Friday, December 3, 2010

When all else fails

There is an old German proverb that suggests: He who borrows sells his freedom. This is true in some respects. I remember growing up in a time when borrowing money and establishing credit in the process was the key to adulthood. It still is in many ways as your lives become entangled in the need for better-than-average credit scores. Credit scores have drifted into every corner of our financial lives, impacting not only the cost of our insurance but also finding your handling of your debt a precursor to getting a good paying job.

But unlike some of the borrower/sorrower quotes attributed to Benjamin Franklin, having access to money when you need it can often be just enough of a bridge to get you over short-term bumps in the road.

One of the most typical kinds of personal loans is used for home improvements. These loans are usually short-term (1-5 years) and often lent at a favorable rate (depending on the quality of your credit score). By simply proving you have a monthly income, are able to pay your bills on time and showing how you intend on using the money, these loans are relatively easy to get - even in today's economy. You might have to do your homework and possibly adjust how much you need based on your debt-to-income ratio. But of you have shown your financial accumen when it comes to using money - more specifically, other people's money, the process can often be relatively painless.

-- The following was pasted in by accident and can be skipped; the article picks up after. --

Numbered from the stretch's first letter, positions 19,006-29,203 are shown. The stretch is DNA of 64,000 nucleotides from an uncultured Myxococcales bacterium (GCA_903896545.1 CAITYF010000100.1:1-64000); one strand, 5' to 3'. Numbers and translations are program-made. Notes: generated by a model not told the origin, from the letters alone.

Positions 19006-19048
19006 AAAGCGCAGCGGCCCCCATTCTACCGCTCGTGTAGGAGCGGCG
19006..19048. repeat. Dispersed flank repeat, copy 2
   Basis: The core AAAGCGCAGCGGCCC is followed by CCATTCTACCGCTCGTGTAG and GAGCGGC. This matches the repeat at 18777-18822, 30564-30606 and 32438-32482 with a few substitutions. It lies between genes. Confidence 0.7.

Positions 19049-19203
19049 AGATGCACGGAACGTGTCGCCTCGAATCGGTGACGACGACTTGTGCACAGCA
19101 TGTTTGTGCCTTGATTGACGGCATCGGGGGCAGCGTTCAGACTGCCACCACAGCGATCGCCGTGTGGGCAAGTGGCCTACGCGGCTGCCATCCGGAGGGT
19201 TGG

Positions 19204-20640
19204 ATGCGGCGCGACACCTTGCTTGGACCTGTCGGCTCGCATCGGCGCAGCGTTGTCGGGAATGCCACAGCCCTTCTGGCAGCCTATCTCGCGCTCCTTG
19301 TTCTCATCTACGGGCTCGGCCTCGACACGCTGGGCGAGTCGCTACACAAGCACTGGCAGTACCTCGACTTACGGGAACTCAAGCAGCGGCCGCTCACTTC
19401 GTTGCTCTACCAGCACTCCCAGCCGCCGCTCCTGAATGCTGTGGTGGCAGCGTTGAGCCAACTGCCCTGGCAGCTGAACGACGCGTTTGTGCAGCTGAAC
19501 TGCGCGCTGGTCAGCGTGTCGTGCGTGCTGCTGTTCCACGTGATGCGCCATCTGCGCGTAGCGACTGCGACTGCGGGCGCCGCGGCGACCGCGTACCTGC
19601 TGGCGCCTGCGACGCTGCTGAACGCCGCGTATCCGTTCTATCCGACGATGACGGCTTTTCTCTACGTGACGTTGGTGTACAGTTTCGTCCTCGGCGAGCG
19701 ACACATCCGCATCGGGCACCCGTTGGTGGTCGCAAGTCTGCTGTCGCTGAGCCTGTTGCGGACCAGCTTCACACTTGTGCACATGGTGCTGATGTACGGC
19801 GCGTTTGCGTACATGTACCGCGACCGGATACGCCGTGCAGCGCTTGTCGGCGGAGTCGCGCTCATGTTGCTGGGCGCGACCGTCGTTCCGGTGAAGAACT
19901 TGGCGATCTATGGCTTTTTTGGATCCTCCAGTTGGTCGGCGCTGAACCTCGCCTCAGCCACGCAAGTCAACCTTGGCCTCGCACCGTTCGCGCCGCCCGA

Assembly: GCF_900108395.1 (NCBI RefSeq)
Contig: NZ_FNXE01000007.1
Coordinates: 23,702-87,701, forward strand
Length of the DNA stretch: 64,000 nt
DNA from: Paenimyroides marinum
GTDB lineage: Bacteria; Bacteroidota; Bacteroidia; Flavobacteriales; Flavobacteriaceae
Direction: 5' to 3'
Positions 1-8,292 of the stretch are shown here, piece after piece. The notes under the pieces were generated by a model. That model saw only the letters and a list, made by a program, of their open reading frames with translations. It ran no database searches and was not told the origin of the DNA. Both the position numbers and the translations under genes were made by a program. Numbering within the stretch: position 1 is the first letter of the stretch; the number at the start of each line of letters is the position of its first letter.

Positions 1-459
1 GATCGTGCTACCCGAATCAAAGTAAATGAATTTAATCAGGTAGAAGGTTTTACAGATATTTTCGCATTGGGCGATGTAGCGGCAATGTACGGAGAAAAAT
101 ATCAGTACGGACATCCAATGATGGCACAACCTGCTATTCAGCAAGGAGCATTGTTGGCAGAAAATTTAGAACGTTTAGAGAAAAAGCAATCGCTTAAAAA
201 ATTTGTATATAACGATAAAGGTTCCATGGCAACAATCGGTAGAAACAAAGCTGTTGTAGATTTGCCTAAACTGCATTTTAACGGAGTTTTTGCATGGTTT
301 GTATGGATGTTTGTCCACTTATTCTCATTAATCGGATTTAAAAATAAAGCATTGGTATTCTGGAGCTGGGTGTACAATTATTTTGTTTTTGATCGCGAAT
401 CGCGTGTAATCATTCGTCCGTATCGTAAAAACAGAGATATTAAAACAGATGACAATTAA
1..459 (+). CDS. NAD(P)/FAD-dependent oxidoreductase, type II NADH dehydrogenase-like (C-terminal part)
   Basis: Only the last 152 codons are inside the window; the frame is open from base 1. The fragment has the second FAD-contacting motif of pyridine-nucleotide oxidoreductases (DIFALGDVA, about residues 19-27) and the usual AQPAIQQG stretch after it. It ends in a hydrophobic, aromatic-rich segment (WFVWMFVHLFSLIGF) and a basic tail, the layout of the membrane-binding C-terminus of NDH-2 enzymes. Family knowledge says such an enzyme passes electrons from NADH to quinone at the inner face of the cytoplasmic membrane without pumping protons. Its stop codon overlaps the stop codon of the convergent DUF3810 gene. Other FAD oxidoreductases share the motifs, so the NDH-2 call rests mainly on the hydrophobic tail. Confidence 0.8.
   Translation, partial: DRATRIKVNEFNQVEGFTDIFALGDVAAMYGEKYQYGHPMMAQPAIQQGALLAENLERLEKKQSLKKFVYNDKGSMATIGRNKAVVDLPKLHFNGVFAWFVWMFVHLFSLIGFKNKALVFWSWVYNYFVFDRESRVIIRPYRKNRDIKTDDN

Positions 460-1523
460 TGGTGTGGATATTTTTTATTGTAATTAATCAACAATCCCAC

Less attractive is the emergency cash loan. These types of loans have been vilified in almost every corner of the lending market and with good reason. Most folks who use them are not as financially savvy as their cohorts with good credit, they often are not accustomed to turning to the bank or other lending institutions and because of this, are a much higher risk. But the fact remains, emergencies do and will happen. Whether you see this as a lender of last resort - and you should - depends on how the rest of your financial picture looks.

These types of loans are often incredibly short-term (as most emergencies tend to be). Someone considering them should have closely examined every avenue prior to committing to them. They need to understand that the only way these loans will work is to pay them off, in full, when they come due.

More than home improvements and emergencies, the vast majority will use borrowers to fund a break for the work-a-day world. Vacation loans are often based on your ability to pay (you must be working or receiving enough of a benefit package to pay the loan back) and can be quite tempting. This becomes a personal argument: how much do you need a break and how much are you willing to pay after-the-fact for the time away?

As with all loans, the key is to paying on time and perhaps even budgeting to pay a little towards the principal. In other words, the minimum payment the lender requires should not be the payment you are budgeting for when you decide to borrow the money. You need to budget for more. By paying some additional cash to the lender, earmarked for the principal, you will pay less in interest, be paid off sooner and be able to build a much more desirable credit score in the process.

Keep in mind, every borrowing opportunity needs to be carefully examined.

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